3. Encrypting the client request.

With each party having their shares of client_write_key and client_write_IV as inputs to the garbled circuit, we use the same technique as in 2. to compute the AES-ECB-encrypted counter blocks. The circuit outputs this value only to Client who xors the request's plaintext with the encrypted counter blocks to get the ciphertext. Client passes the ciphertext to Notary in order to jointly compute a MAC (see below 4.). After MAC is computed, Client sends the encrypted request with MAC to the webserver.

4. Computing MAC of the request using Oblivious Transfer.

In AES-GCM, MACs are computed using the GHASH function described in the NIST publication https://nvlpubs.nist.gov/nistpubs/legacy/sp/nistspecialpublication800-38d.pdf in section 6.4: "In effect, the GHASH function calculates X1HmX2Hm1...Xm1H2XmHX_1•H^m ⊕ X_2 •H^{m-1} ⊕ ... ⊕ X_{m-1} •H^2 ⊕ X_m •H." Here XnX_n is the n-th 16-byte ciphertext block and HnH^n are powers of HH (AES-ECB-encrypted zero), is XOR, and is block multiplication as defined in section 6.3.

Our goal is to compute block multiplication of each block XnX_n with the corresponding power HmnH^{m-n}. The pseudocode of xyx•y (as per section 6.3) is:

1. let res = 0;
2. let R = 0xE1000000000000000000000000000000;
3. for (let i=127; i >= 0; i--)
4.    res = res ^ (x * ((y >> i) & 1));
5.    x = (x >> 1) ^ ((x & 1) * R);
6. return res;

Suppose, Client's value is yy and Notary's value is xx. As can be seen in line 4, depending on whether a bit of y is 1 or 0, a modified x value is either xored to the result or not. The modified x values in line 5 can be pre-computed by Notary in advance: a total of 128 values x0,x1,...,x127x_0, x_1, ..., x_{127}

Notary picks 128 distinct xor masks and appllies them to each value xnx_n. Using the 1-out-of-2 Oblivious Transfer (OT)(https://en.wikipedia.org/wiki/Oblivious_transfer#1–2_oblivious_transfer), for every bit of y, Client asks Notary to obliviously send to him either a masked xnx_n if the bit is 1 or the mask itself if the bit is 0. In the end, Notary's sum of all xor masks and Client's sum of all values received will be their shares of the product.

This technique is sufficient to compute shares of any power of HH, e.g. let's see how the parties compute H3H^3, where HnH_n and HcH_c are Notary's and Client's shares of H.

H3=(Hc+Hn)3=Hc3+3Hc2Hn+3Hn2Hc+Hn3H^3 = (H_c + H_n)^3 = H_c^3 + 3H_c^2H_n + 3H_n^2H_c + H_n^3

Since addition is defined as xor, then 3Hc2Hn=Hc2HnHc2HnHc2Hn=Hc2Hn3H_c^2H_n = H_c^2H_n ⊕ H_c^2H_n ⊕ H_c^2H_n = H_c^2H_n, thus

H3=Hc3+Hc2Hn+Hn2Hc+Hn3H^3 = H_c^3 + H_c^2H_n + H_n^2H_c + H_n^3

The parties will compute locally Hc3H_c^3 and Hn3H_n^3 respectively. Then, using OT they will compute shares of Hc2HnH_c^2H_n and Hn2HcH_n^2H_c. H3H^3 is the xor-sum of locally computed values and shares computed with OT.

Additional optimizations:

A) Free squaring.

Suppose the parties start with shares of HxH^x, then the shares Hx2,Hx3,Hx4,...H^{x^2}, H^{x^3}, H^{x^4}, ... can be computed locally without OT. To demonstrate, if parties start with shares of H2H^2 and want to compute shares of H4H^4, it can be seen that the middle terms are all equal to 0, because xoring a value to itself an even amount of times results in 0:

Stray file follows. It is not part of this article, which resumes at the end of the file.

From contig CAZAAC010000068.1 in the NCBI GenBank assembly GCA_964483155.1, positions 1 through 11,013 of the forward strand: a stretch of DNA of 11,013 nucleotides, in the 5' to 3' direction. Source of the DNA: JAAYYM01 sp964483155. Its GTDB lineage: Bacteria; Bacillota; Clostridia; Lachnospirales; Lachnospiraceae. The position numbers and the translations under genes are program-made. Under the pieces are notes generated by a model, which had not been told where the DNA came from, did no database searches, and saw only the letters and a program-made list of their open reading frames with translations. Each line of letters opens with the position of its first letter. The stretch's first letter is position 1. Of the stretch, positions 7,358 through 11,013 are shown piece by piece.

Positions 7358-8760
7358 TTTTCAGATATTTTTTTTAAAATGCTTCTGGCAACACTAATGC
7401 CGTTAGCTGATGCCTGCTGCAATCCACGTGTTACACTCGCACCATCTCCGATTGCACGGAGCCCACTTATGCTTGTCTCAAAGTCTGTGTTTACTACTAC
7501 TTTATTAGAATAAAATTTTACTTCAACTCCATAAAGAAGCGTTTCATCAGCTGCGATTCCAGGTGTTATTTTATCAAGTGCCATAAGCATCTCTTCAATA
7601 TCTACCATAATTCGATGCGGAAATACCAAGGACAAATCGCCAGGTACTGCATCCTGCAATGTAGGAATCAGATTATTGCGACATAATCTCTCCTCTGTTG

H4=(Hc2+Hn2)2=Hc4+4(Hc3Hn)+6(Hc2Hn2)+4(Hn3Hc)+Hn4=Hc4+Hn4 H^4 = (H^2_c+H^2_n)^2 = H_c^4 + 4(H^3_cH_n) + 6(H^2_cH^2_n) + 4(H^3_nH_c) + H_n^4 = H_c^4 + H_n^4

B) Block aggregation.

With parties having HnH_n and HcH_c and having computed shares locally using free squaring, they proceed to compute, e.g. H3X3+H5X5H^3X_3 + H^5X_5, where X3X_3 and X5X_5 are ciphertext blocks corresponding to the powers of HH for the GHASH function. (Hn2H^2_n means Notary's share of H2H^2)

Expanding:

H3X3=(Hn2+Hc2)(Hn+Hc)X3=Hn2HnX3+Hn2HcX3+Hc2HnX3+Hc2HcX3H^3X_3 = (H^2_n+H^2_c)(H_n+H_c)X_3 = H^2_nH_nX_3 + H^2_nH_cX_3 + H^2_cH_nX_3 + H^2_cH_cX_3 and H5X5=(Hn4+Hc4)(Hn+Hc)X5=Hn4HnX5+Hn4HcX5+Hc4HnX5+Hc4HcX5H^5X_5 = (H^4_n+H^4_c)(H_n+H_c)X_5 = H^4_nH_nX_5 + H^4_nH_cX_5 + H^4_cH_nX_5 + H^4_cH_cX_5

Let K1n,K2n,...K1_n, K2_n, ... be values which Notary can compute locally

Let K1c,K2c,...K1_c, K2_c, ... be values which Client can compute locally

Given that all values of XnX_n are known to both parties, we rewrite the expanded sum of H3X3+H5X5H^3X_3 + H^5X_5:

K1n+K2nHc+K2cHn+K1c+K3n+K4nHc+K4cHn+K3cK1_n + K2_nH_c + K2_cH_n + K1_c + K3_n + K4_nH_c + K4_cH_n + K3_c

The parties only need to do two block multiplication using OT (the rest can be computed locally):

K2nHc+K2cHn+K4nHc+K4cHn=(K2n+K4n)Hc+(K2c+K4c)HnK2_nH_c + K2_cH_n + K4_nH_c + K4_cH_n = (K2_n+K4_n)H_c + (K2_c+K4_c)H_n

The parties could have aggregated more X values, e.g. H3X3+H5X5+H9X9+H17X17H^3X_3 + H^5X_5 + H^9X_9 + H^{17}X_{17} would still require only 2 block multiplication using OT.

The best strategy (which involves the least amount of OT) is for the parties to first compute shares of powers 3,5,7,9,11 ..., then apply "free squaring" to those shares and then run block aggregation.

5. Receiving the server response.

When Client receives a response from the webserver, he sends to Notary a hash commitment to the response. Notary reveals to Client Notary's TLS session keys' shares. Client combines his key shares with Notary's key shares and gets full TLS session keys. Client proceeds to authenticate the response and to decrypt it.

6. Contents of the notarization document.

The notarization document includes the following elements signed by Notary:

  1. Client's hash commitment to the server response
  2. Client's hash commitment to the Client's shares of TLS session keys
  3. Client's hash commitment to the Client's share of the PMS
  4. GHASH inputs used when computing MAC for the request
  5. Webserver's ephemeral pubkey used when computing shares of PMS
  6. Notary's PMS share
  7. Notary's TLS session keys
  8. Notarization timestamp

In addition to the elements signed by Notary, Client also includes in the notarization document the following:

  1. Notary's signature over the above 8 elements
  2. x509 certificate chain from the webserver's "Certificate" TLS message
  3. client_random and server_random values of the TLS session
  4. Webserver's signature over ephemeral pubkey and random values from the "Server Key Exchange" TLS message
  5. Client's TLS session keys
  6. Client's share of the PMS
  7. Webserver response with MAC

7. Verifying the notarization document.

Any third party who trusts the Notary's pubkey and has a list of trusted root CA certificates can verify the notarization document by performing the following: